On Sunday morning after the Federal election, millions of Australians rightly woke up in horror to find that Pauline Hanson has made a comeback to Federal Parliament after 18 years.
Social media soon lit up with posts of disbelief and ridicule. One holidaying Facebook friend wrote "Good morning Australia! I hear you voted in Hanson back. Should I just stay here in NZ?"
Soon Hanson was branded in posts as the Red Witch of the North like the Game of Thrones character.
I had the same instinctive reactions too. I grew up in the 90s in Australia when Pauline Hanson made her maiden speech warning that the country was in danger of being swamped by Asians. It was a speech which drove many Asian Australians, including myself to become politically active. I remember growing up thinking she was our public enemy number two (enemy number one being whoever invented Kumon and made millions of kids suffer).
As a young adult working in the multicultural sector, I was one of her vocal critics. In 2011, I publicly questioned her motives for being a serial candidate when she unsuccessfully contested multiple elections over the 18 year period. She told me to get on my bike and ride home. Problem was, Australia was my home and I had never learnt to ride a bike as a child.
Today though, I have a less black and white view about Hanson and people generally. I still think her policies are wrong and unworkable, but I no longer feel she's evil incarnate.
It would be tempting to ridicule Hanson and her supporters as simply uninformed, stupid or racists. But the fact is Hanson has been elected with a quota in her own right fair and square. She didn't bend the rules, she didn't send sms texts on the eve of the election, and she wasn't handed a safe seat by party power brokers. And she's succeeded after 18 years of setbacks, including jail time, an experience which would have made most other people give up.
If Hanson has been resilient, so too has been her supporters. There's been consistently 10 per cent of the population in NSW and Queensland who have routinely voted for her each election.
After eight years as an elected councillor in the City of Ryde in Sydney's North West dealing with a diverse range of constituents, I've learnt that most people aren't so one dimensional, and shouldn't be pigeon-holed into either the enlightened and prejudiced. I know for a fact for example that there are some elderly voters in Ryde who have voted for me (an Asian face) in past council elections but also sympathise with Hanson's views.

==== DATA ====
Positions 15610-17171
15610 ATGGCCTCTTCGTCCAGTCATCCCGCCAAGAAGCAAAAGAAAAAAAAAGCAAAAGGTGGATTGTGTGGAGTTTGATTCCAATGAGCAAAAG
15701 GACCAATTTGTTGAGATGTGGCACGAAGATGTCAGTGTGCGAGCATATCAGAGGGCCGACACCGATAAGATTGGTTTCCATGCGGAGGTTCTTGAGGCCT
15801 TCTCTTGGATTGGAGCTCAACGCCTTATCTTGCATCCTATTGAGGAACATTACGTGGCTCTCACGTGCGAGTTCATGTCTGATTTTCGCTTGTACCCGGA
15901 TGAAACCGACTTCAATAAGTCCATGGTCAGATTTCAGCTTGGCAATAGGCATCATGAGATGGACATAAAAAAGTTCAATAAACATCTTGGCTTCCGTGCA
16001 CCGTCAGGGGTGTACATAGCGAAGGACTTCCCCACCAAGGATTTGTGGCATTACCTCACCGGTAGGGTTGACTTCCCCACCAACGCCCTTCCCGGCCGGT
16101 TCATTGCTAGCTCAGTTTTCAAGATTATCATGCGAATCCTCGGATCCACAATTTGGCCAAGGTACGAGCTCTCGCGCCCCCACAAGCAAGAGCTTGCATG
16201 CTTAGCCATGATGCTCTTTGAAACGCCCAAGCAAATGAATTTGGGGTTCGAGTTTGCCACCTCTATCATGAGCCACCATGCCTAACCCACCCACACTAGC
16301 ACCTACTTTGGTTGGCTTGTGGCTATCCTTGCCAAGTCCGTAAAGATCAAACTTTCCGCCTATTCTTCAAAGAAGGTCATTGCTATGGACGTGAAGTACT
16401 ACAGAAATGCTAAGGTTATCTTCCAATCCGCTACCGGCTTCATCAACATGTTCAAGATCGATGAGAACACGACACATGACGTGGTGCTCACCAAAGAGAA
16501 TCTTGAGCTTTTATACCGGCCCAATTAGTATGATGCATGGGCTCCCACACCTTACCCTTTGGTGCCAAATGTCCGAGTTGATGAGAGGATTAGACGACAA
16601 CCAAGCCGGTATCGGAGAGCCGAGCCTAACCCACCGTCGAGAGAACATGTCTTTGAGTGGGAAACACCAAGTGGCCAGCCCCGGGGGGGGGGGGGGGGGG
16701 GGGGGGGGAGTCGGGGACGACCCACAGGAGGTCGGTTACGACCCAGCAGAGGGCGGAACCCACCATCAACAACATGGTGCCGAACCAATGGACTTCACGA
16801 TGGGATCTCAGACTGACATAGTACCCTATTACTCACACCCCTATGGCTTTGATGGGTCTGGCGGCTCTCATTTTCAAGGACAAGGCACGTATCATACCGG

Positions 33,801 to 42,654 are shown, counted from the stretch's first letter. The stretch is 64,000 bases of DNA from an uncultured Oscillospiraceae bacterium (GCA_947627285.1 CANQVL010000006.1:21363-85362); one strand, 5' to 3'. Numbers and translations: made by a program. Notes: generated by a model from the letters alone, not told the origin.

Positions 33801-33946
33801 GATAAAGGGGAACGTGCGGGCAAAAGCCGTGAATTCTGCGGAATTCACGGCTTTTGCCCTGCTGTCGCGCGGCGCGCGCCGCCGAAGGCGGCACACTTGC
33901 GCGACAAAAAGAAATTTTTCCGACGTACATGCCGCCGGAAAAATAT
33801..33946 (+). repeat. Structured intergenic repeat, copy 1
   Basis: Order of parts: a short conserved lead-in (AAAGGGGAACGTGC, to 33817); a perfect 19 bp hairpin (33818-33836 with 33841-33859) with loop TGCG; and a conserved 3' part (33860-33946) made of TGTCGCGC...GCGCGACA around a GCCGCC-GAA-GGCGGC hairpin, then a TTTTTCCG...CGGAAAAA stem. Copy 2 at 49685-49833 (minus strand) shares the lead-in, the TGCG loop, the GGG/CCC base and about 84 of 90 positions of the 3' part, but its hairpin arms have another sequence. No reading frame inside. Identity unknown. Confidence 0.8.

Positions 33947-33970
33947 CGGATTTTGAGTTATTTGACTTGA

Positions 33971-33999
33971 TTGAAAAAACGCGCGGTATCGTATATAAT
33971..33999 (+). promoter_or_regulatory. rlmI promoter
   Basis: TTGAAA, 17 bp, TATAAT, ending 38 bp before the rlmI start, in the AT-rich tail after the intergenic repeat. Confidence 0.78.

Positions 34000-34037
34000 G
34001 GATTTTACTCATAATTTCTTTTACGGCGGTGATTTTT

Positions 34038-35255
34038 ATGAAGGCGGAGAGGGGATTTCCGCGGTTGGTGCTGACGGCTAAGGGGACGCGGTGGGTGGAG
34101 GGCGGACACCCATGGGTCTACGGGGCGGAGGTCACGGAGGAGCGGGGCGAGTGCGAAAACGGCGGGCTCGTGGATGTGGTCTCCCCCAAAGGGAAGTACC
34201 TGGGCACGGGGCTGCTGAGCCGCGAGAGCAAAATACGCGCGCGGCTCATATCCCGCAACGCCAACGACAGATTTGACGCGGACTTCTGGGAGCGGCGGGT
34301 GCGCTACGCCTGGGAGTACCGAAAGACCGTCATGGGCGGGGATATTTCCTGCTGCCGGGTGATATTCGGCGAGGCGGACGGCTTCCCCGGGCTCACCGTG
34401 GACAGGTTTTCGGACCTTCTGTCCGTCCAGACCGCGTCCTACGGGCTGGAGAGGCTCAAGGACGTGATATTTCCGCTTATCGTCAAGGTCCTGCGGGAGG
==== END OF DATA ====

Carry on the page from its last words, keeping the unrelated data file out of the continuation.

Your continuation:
Unfortunately so many arguments happen online in our world today between people who have never actually met each other in real life. My experience is that few prejudices actually survive face to face interactions. For example, Hanson would probably consider my home suburb of Eastwood as one "swarmed by Asians" (and that would be correct as a matter of purely reading statistics on the demographics). But life is not just a bunch of statistics. What she's missing having probably never been in Eastwood in person, is seeing the lively streets during market nights and the wonderful Chinese and Korean foods sold during Lunar New Year, and seeing how all communities come together to celebrate a strange sour green apple during the annual Granny Smith Festival.
On that note, I have a friend (Asian) who makes a conscious effort of inviting a non-Asian neighbour to celebrate with him in Eastwood each Chinese New Year. Ultimately, I feel the right response to Hanson 2.0 does not lie in ridiculing her comeback or trashing her supporters, but rather in small generous acts like these, multiplied by millions in neighbourhoods and workplaces across the country. I suspect it still wouldn't change Hanson's own personal views on migrants. But if Hanson 2.0 declines again in the future, it will not be because she's shouted down by vocal critics, but because enough of her supporters decide to vote differently when they realise there's a better way where we can all peacefully co-exist.
Justin Li, 34, is a former deputy mayor in the City of Ryde and has been an independent local government councillor since 2008. He is also editor of Humans of Eastwood (modelled on Humans of New York) publishing stories of ordinary people from multicultural Eastwood in Sydney's North West.